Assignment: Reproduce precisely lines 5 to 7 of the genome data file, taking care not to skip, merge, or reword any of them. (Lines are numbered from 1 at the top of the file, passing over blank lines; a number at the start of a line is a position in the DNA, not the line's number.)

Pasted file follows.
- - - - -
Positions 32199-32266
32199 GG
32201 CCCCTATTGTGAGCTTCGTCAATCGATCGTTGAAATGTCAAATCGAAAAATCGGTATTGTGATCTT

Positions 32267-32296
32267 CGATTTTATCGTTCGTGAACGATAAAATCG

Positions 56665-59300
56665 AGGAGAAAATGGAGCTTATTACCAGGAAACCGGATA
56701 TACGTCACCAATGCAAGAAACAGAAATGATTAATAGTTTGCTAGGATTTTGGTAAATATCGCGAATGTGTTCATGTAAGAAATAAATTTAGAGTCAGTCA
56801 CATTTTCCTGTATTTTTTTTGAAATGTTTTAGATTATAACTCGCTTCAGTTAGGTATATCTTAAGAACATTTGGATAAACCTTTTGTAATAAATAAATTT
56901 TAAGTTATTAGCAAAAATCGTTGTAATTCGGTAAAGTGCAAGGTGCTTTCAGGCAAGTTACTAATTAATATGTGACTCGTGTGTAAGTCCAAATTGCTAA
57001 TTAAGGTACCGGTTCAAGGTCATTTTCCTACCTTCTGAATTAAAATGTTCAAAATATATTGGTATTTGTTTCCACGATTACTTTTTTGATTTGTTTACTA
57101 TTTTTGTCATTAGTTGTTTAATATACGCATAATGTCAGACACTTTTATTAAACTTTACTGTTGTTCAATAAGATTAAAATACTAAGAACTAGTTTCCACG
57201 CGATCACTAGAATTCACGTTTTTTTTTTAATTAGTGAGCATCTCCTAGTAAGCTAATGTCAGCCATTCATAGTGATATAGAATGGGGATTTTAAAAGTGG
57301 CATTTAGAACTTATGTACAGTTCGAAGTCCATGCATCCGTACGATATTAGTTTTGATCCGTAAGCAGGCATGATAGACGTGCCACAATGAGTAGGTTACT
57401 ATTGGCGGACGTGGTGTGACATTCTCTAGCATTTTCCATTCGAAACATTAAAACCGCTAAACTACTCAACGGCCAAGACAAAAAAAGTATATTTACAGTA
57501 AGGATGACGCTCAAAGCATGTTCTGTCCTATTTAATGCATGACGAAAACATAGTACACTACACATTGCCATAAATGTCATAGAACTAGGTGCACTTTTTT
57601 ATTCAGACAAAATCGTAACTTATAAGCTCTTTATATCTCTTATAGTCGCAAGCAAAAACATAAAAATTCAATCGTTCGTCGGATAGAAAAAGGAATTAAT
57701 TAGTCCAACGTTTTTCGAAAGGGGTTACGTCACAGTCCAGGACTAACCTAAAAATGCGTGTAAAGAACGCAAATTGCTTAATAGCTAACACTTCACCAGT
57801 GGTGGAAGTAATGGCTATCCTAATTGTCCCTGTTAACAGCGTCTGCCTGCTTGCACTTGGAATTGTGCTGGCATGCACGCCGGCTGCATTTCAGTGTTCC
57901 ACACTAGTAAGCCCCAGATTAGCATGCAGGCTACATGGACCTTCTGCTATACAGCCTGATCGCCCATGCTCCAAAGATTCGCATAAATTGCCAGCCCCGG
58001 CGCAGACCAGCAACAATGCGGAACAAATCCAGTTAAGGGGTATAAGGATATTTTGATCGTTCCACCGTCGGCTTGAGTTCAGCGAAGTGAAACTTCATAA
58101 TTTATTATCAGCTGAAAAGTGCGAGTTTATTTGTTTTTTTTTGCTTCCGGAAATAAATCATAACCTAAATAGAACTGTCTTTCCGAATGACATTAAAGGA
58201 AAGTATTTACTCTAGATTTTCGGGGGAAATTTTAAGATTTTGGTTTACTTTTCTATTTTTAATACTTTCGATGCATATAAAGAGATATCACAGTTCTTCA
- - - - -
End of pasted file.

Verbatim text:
32267 CGATTTTATCGTTCGTGAACGATAAAATCG

Positions 56665-59300
56665 AGGAGAAAATGGAGCTTATTACCAGGAAACCGGATA